Its synopsis sounds like a parody of a Sundance movie. Indeed, unintentional comedy abounded in Park City this year: “Yeah, I’m going to see the one about that guy in the iron lung who wants to lose his virginity.”
Based on the true story of poet Mark O’Brien, The Sessions is such an earnest little puddle of feel-good inspiration that I feel like an asshole for disliking it so much. The invaluable character actor John Hawkes dials back his usual menace to play a bedridden saint, haplessly pining for his female assistants before finally hiring Helen Hunt’s sex therapist.
Hunt gives the kind of performance critics are contractually obligated to call “brave,” because she’s nude for most of the movie. There is something admirable about The Sessions’ blunt portrayal of human sexuality. Hunt just stands there naked as a jaybird, all business-like while helping our hero “attempt to achieve intercourse.” I wasn’t distracted by the full-frontal so much as I was by her laughable attempt at a Boston accent, which sounds like Julianne Moore on 30 Rock.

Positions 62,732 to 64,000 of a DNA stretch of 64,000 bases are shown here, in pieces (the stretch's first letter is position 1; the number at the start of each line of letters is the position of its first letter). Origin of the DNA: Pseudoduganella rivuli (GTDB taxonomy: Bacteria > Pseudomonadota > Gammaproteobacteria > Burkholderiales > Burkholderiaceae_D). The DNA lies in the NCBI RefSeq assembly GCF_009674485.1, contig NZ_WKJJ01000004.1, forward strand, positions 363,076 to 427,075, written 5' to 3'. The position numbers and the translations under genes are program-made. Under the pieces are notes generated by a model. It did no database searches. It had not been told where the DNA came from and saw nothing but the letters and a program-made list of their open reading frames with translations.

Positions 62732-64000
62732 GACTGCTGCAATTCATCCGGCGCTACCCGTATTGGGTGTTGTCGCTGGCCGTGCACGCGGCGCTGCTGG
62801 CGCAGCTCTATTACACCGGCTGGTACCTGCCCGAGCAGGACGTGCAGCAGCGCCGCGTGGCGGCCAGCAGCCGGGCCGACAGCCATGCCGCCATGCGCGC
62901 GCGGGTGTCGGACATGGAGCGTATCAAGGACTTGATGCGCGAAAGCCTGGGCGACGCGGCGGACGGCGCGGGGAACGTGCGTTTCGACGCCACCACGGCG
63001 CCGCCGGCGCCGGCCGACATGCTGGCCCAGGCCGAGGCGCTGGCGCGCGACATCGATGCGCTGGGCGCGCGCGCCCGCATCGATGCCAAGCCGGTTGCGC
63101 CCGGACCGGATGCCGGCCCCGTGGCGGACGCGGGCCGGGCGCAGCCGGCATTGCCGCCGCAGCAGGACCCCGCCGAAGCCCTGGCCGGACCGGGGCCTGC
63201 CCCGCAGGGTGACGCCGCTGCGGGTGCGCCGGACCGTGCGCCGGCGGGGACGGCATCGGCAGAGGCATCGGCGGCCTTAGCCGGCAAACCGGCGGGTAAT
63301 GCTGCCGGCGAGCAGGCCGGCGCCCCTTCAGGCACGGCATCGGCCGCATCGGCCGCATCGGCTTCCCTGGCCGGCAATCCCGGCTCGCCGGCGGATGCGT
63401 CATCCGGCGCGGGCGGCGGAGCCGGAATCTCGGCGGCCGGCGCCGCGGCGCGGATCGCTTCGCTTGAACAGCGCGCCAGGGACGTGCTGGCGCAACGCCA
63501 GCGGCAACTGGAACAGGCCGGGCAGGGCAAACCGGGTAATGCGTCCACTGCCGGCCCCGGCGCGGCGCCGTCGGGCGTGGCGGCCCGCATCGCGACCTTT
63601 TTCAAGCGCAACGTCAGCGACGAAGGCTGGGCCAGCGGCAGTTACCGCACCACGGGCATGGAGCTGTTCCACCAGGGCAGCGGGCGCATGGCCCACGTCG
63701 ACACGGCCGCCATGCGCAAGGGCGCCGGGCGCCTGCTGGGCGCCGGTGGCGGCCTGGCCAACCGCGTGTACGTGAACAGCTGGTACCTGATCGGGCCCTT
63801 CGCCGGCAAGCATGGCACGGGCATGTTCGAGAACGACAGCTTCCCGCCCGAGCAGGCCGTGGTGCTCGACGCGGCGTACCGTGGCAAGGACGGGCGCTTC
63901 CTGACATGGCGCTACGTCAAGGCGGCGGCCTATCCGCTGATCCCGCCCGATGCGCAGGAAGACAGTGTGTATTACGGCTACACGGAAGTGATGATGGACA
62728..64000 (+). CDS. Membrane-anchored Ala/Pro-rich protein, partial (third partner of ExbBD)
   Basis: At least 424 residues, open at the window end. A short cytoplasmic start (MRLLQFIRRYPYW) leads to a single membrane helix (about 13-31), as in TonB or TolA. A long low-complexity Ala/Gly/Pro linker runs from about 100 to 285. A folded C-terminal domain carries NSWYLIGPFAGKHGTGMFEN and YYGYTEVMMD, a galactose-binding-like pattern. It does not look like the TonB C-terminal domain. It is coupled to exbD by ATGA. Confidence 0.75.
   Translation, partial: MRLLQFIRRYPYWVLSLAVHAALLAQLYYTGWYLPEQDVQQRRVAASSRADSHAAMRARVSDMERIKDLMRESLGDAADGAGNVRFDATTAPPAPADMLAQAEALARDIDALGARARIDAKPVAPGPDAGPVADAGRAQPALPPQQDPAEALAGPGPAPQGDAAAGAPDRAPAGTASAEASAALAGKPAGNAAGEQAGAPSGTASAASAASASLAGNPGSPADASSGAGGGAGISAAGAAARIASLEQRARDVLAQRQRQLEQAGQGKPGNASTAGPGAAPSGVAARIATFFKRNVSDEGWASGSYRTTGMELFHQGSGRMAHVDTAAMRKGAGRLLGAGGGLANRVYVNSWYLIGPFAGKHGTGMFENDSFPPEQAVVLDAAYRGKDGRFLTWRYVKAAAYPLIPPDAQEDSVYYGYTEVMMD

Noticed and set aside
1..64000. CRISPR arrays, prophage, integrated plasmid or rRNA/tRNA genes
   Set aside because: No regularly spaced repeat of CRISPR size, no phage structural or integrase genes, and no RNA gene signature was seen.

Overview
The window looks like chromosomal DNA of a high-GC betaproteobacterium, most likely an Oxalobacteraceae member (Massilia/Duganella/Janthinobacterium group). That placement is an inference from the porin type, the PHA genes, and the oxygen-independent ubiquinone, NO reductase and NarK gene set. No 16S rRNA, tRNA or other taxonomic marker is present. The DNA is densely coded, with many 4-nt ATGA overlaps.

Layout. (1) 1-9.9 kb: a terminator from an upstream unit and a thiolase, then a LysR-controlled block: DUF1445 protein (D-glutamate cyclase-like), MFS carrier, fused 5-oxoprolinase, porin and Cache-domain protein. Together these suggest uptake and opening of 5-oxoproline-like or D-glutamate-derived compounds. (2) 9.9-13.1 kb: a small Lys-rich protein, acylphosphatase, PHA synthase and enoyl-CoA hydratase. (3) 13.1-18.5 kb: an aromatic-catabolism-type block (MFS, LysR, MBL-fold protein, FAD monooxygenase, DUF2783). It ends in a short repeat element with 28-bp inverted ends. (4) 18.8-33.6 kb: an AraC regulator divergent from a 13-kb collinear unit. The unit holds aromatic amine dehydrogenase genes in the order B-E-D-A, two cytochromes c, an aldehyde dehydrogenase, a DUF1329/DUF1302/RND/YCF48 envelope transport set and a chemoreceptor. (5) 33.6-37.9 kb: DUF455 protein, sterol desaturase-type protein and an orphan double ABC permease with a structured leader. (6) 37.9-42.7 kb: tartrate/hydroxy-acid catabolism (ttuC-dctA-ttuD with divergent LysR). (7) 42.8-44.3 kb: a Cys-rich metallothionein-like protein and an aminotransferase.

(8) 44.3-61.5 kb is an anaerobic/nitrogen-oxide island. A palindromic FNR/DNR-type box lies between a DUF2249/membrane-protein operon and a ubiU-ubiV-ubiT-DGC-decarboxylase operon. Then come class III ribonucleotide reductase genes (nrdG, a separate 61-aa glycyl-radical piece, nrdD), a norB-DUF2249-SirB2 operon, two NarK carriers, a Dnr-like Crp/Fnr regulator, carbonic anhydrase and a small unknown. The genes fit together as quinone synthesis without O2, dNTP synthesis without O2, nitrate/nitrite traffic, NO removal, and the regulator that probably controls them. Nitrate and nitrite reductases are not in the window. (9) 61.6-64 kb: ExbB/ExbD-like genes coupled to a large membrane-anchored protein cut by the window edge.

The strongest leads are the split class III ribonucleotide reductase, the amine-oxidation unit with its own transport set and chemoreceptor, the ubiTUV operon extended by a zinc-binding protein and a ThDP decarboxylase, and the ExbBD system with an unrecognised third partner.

William H. Macy co-stars as a long-haired, easy-going Catholic priest, figuring Jesus will give O’Brien “a pass” on this one. Their relaxed banter isn’t believable for a minute, but it’s enjoyable enough when taken with the movie’s lackadaisical, low-stakes atmosphere. Any guesses if pesky romantic feelings start to get in the way of all this sex therapy? I think you know where this is going.
Writer-director Ben Lewin is a TV veteran who cut his teeth on stuff like Touched By an Angel, which becomes screamingly obvious about five minutes into this film. Aesthetically atrocious, The Sessions is one of the drabbiest-looking movies you will see this year. It’s all so plodding and beige, yet you feel like a jerk for ragging on such a well-meaning trifle. Hawkes, in particular, is so endearing and suffused with kindness, why not just let the poor guy get laid already?
Giving this movie a bad review feels like kicking a kitten.